I am giving -8 to +8 V supply to the op-amp. So, output of the op-amp is varying from (-8 to +8) V. I want to give this to ADS1115 ADC module. But the ADC module's max. Vin is 5.5 V.

I decided to use voltage divider. What I need is one voltage divider circuit which gives the output that ranges from 0-5 V, when we give the -8 to +8 V as Vin.

Problem here is negative voltage of -8 V. How can I over come this problem ?

  • \$\begingroup\$ How is -8v a problem? \$\endgroup\$ – Norm Mar 20 '18 at 12:46
  • \$\begingroup\$ You'll need to provide a DC offset for the opamp output at say, mid-ADC-Vcc. Can you provide the opamp circuit? \$\endgroup\$ – TisteAndii Mar 20 '18 at 12:47
  • \$\begingroup\$ I don't think this is a duplicate. The linked question is about a level shifting circuit that didn't work (why does my 741 based circuit not work well?) This one is asking how to design a circuit. \$\endgroup\$ – JRE Mar 20 '18 at 20:08
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    \$\begingroup\$ The listed link as @JRE states is not a duplicate. But Negative Voltage Level Shifting to an ADC is. \$\endgroup\$ – StainlessSteelRat Mar 20 '18 at 21:24

With a divider that has R1 = R3 and R1 = 1.2 * R2, you will scale the 8V to -8V range to 0 to 5V, as shown in the plot below.

At Vin = 8V you have a voltage divider with R1 || R3 and R2. At Vin = -8V, if R1 = R3, you have Vout = 0V. Doing the math from these two cases gets you R1 = 1.2 * R2.

plot schematic


Depending on your configuration, it is possible to connect the ground of your ADC to the negative rail of the opamp. -8V to +8V is just another way of saying 0V to +16V.

Then you need to scale the opamp voltage from 0-16V to 0-5V.


simulate this circuit – Schematic created using CircuitLab

When the input is 16V you want the output to be 5v. Therefore:

$$\frac{16*R2}{R1+R2} = 5$$

Lets make R2 1kΩ. Then:

$$\frac{16*1000}{R1 + 1000} = 5 $$

Some rearrangement:

$$R1 = \frac{16*1000 - 5 *1000}{5} = 2.2KΩ$$

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    \$\begingroup\$ For CircuitLab schematics with only a few components add an 's', 'm' or 'l' (small, medium, large) before the image '.png' and it will resize to a more reasonable looking size. This works for regular images too. \$\endgroup\$ – Transistor Mar 20 '18 at 12:57
  • \$\begingroup\$ @Transistor Except it breaks the circuitlab connection. \$\endgroup\$ – pipe Mar 20 '18 at 13:13
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    \$\begingroup\$ @MeenieLeis Seems I did misread the question before posting my answer lol. Thanks for pointing it out. I won't bother re-answering, this is a good answer here! \$\endgroup\$ – MCG Mar 20 '18 at 15:06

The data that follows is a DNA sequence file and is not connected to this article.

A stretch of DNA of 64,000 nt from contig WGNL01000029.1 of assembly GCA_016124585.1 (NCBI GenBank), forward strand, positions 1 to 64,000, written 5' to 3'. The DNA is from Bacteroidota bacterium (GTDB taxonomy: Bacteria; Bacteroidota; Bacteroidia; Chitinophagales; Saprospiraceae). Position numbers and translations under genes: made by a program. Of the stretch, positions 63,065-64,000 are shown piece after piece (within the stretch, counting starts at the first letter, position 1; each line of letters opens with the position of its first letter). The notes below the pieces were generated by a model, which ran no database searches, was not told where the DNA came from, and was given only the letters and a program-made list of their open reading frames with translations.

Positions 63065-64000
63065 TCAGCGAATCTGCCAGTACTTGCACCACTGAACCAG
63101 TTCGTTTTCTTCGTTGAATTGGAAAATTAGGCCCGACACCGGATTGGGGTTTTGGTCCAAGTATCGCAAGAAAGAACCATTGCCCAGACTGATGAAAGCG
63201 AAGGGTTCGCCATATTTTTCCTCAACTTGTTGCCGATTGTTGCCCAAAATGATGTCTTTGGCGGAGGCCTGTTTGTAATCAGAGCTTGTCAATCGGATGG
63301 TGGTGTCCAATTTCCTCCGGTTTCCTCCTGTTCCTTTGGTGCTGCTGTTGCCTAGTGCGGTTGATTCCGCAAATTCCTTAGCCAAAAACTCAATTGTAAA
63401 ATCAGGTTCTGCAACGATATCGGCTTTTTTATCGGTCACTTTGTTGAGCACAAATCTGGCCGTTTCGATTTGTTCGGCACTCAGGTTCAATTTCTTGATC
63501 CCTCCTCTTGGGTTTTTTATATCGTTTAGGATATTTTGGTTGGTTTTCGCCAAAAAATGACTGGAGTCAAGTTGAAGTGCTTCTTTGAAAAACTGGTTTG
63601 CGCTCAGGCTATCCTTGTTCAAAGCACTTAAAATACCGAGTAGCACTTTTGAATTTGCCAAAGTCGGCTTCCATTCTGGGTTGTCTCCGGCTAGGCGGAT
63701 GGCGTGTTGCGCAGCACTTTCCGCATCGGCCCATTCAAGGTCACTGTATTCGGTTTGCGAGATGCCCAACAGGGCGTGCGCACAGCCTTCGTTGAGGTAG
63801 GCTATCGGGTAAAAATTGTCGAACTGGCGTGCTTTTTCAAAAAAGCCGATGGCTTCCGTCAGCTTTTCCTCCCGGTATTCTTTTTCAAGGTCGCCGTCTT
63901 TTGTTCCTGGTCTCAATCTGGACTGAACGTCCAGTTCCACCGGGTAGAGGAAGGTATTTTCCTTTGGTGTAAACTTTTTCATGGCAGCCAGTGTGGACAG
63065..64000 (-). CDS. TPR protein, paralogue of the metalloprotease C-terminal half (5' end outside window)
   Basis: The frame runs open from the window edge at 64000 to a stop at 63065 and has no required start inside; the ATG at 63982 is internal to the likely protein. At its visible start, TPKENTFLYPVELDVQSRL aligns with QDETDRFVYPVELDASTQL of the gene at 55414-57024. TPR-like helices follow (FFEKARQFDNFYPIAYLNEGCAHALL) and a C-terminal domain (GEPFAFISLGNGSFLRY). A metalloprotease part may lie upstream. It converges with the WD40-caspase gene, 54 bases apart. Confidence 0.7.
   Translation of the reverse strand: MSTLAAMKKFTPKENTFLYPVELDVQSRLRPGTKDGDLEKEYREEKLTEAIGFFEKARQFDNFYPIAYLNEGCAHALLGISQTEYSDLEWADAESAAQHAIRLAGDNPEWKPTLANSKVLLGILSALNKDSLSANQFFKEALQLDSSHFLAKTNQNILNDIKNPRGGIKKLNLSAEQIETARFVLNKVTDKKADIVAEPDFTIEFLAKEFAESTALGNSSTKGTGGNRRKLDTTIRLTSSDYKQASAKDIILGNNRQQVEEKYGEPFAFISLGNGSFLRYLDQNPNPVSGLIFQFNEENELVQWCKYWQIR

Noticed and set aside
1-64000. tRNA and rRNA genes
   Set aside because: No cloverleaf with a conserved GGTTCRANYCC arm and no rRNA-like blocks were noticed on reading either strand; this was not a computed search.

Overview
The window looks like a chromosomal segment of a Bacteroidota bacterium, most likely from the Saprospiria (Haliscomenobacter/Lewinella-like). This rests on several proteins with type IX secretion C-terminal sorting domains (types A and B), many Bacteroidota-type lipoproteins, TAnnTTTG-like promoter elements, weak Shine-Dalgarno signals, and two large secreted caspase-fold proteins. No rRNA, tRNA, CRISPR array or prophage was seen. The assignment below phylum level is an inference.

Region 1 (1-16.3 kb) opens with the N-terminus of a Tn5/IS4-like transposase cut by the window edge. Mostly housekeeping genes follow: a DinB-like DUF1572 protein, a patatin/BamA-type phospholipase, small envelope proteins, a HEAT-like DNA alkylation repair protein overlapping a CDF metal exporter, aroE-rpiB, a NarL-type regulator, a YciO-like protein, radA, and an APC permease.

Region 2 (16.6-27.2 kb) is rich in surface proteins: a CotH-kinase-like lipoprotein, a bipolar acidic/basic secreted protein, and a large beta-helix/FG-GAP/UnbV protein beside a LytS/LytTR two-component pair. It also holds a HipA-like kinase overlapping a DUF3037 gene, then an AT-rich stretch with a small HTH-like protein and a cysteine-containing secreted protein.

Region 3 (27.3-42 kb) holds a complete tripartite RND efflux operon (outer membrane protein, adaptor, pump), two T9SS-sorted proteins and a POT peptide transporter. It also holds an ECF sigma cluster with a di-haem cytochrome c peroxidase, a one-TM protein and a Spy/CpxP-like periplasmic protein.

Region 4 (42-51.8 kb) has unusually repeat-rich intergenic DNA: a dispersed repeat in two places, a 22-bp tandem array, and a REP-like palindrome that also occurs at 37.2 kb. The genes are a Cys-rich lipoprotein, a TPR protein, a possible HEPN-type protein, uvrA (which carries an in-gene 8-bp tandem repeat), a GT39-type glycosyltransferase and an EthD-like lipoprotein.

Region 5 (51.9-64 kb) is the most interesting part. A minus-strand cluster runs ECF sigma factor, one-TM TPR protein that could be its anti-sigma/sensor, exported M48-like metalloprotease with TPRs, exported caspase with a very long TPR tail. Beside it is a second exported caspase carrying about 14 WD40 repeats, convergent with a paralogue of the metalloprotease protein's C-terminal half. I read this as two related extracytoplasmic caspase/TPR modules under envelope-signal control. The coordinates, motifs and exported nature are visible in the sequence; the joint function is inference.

• \$\begingroup\$ @pipe: I hadn't spotted that it broke the CircuitLab connection. I don't use the trick for my own schematics but put a small 't' over on the right to force it to scale. Trevor_G puts a box around his. Ho-hum. Thanks for pointing it out. \$\endgroup\$ – Transistor Mar 20 '18 at 15:22
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    \$\begingroup\$ That is fine as long as only one end of your system connects to the outside world. Once both ends of your system connect to the outside world having different ground levels on them becomes rather risky. \$\endgroup\$ – Peter Green Mar 20 '18 at 17:32

You really need to do two things.

  1. Attenuate your +-8V signal to +-2.5V AND
  2. Offset the signal to a bias point of 2.5V.

The circuit below will do that for you.


simulate this circuit – Schematic created using CircuitLab

enter image description here

OA2 buffers the half rail voltage generated by divider R1, and R2, with C1 to provide some filtering of any rail noise.

OA3 buffers the input signal after it is divided down from +-8V to +-2.5V by divider R3 and R4.

OA1 is a summing amplifier that adds the half rail offset from OA2 to the attenuated input signal from OA3 and produces the 0 to 5V signal you require.

R9, D1 and D2, provide a little extra protection from events where OA1 outputs over 5V or negative voltages, especially during power up.

Simpler implementations are likely available that combine functionality, but I personally prefer to keep my linear functions distinct for debugging purposes.

Use of 1% or better resistors is warranted in circuits like this.

NOTE: ADCs normally work better when you use the internal reference rather than measuring as a proportion of the supply rail which can wander or be noisy. As such, feeding the reference voltage from the ADC to the top of R1 instead of Vcc, and changing the divider, R3 and R4, appropriately may provide better results.

  • \$\begingroup\$ Hi. Why we use OA3 buffer and that sin source ? What can go wrong if we directly input the voltage to summing amp via R3 and R4 voltage divider ? \$\endgroup\$ – Meenie Leis Mar 20 '18 at 17:15
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    \$\begingroup\$ @MeenieLeis although some combination of resistors may allow you to do that with minimal error the issue is the summing input needs a low impedance source. Without the buffer the divider gets changed by the summing resistors. \$\endgroup\$ – Trevor_G Mar 20 '18 at 19:38
  • \$\begingroup\$ What about the use of V1 sine 1kHz ? \$\endgroup\$ – Meenie Leis Mar 20 '18 at 19:59
  • \$\begingroup\$ @MeenieLeis ignore the sine.. it's just showing a sample +-8V input signal and allows simulation testing. \$\endgroup\$ – Trevor_G Mar 20 '18 at 20:01
  • \$\begingroup\$ Yeah :-D got it...... \$\endgroup\$ – Meenie Leis Mar 20 '18 at 20:02

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